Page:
The Slatest

Cops Charged in Freddie Gray’s Death Receive Lower Bails Than Teen Rioter

Protesters break the window of a police car during a demonstration in Baltimore, Maryland, on April 25, 2015, against the death of Freddie Gray while in police custody.  

Photo by Andrew Caballero-Reynolds/AFP/Getty Images

When Baltimore’s chief prosecutor charged one police officer with murder and five others with separate crimes related to the death of Freddie Gray, many cheered the decision. But the injustice of the justice system quickly became evident after they were arrested and received lower bails than a Baltimore teenager who turned himself in after he was photographed smashing a police car window with a traffic cone. Allen Bullock, 18, voluntarily turned himself into authorities at the urging of his parents and was held on $500,000 bail, according to the Guardian. The accused officers, meanwhile, all received bails of between $250,000 and $350,000, according to the Baltimore Sun.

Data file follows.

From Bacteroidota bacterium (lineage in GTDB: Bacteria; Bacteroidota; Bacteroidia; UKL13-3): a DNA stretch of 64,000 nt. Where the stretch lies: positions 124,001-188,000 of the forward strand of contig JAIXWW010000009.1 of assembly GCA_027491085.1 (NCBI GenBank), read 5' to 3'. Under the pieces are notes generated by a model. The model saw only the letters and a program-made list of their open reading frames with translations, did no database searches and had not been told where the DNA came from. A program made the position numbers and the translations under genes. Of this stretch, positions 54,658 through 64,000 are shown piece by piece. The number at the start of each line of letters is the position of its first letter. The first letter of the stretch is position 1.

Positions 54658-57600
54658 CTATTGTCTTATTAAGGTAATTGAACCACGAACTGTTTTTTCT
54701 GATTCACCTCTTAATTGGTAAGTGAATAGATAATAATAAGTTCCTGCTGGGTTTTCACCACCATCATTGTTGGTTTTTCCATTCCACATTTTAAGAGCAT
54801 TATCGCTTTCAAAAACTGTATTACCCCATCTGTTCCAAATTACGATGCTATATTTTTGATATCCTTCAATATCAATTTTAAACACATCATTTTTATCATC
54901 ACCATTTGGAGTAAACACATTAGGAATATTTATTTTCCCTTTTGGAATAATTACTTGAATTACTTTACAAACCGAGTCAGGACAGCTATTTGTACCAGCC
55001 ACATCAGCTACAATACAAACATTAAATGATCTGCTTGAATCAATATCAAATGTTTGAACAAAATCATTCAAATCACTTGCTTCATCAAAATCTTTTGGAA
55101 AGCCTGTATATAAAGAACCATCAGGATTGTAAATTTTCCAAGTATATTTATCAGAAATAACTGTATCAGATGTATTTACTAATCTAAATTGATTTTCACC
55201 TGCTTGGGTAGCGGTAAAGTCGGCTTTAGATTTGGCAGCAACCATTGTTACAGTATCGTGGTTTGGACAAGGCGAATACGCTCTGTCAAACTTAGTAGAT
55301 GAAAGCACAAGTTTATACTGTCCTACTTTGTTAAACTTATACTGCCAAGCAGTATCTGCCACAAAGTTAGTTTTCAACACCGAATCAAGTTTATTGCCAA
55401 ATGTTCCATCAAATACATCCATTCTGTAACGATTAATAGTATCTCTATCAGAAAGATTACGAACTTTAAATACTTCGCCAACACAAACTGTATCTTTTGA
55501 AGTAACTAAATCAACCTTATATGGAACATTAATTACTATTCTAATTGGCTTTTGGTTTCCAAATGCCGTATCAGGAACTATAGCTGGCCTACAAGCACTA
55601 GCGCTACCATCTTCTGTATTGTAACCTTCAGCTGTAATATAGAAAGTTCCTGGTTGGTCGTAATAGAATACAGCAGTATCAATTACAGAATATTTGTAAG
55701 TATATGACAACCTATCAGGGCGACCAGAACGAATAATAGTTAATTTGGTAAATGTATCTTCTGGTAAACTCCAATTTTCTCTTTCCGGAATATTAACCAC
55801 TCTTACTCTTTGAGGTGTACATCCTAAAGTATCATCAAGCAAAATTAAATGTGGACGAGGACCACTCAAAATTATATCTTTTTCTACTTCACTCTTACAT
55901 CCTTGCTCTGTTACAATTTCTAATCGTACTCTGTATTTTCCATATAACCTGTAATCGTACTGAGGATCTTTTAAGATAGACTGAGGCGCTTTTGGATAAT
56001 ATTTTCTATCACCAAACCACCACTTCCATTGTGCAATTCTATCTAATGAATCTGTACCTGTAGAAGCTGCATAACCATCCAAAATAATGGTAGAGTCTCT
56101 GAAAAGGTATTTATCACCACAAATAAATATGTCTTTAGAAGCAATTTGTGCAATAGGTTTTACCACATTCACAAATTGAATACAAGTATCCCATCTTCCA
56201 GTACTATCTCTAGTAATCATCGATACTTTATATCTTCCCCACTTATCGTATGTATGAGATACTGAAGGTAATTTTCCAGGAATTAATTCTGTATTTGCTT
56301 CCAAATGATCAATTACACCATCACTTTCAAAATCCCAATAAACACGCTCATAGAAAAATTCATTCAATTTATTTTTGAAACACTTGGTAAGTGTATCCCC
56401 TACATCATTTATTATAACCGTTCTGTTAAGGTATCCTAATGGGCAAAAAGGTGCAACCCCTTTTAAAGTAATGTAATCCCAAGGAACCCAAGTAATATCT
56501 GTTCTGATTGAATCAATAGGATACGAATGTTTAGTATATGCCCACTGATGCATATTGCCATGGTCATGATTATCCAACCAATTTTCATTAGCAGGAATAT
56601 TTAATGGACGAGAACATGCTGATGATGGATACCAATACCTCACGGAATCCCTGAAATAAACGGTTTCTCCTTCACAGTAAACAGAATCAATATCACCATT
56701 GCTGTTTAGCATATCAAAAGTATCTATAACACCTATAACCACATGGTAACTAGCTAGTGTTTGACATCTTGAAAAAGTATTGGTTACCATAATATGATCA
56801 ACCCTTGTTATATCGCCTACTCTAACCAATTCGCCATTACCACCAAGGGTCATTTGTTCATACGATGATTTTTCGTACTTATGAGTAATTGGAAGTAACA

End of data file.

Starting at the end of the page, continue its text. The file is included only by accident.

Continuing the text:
All six police officers charged in the death were quickly released Friday night after posting bail. Bullock, meanwhile, remains in jail, and his parents told the Guardian the amount was completely out of reach for them. “It is just so much money,” Bullock’s mother, Bobbi Smallwood, said. “Who could afford to pay that?” His stepfather, Maurice Hawkins, who was allegedly the one who pushed Bullock to turn himself in said the police “are making an example of him and it is not right.”

The high bail amounts for those arrested while protesting is just one of the reasons why tensions between the community and police officers are likely to continue. “I think that that goes to continuing strained police-community relations,” F. Michael Higginbotham, a law professor at the University of Baltimore, told local NBC affiliate WBAL. “We need to take a step back and say, OK, how do we go forward from here? What is the way to improve police-community relations, not exacerbate it?” he said. “I think these high bail amounts will exacerbate it.”

Read more of Slate’s coverage of Freddie Gray’s death.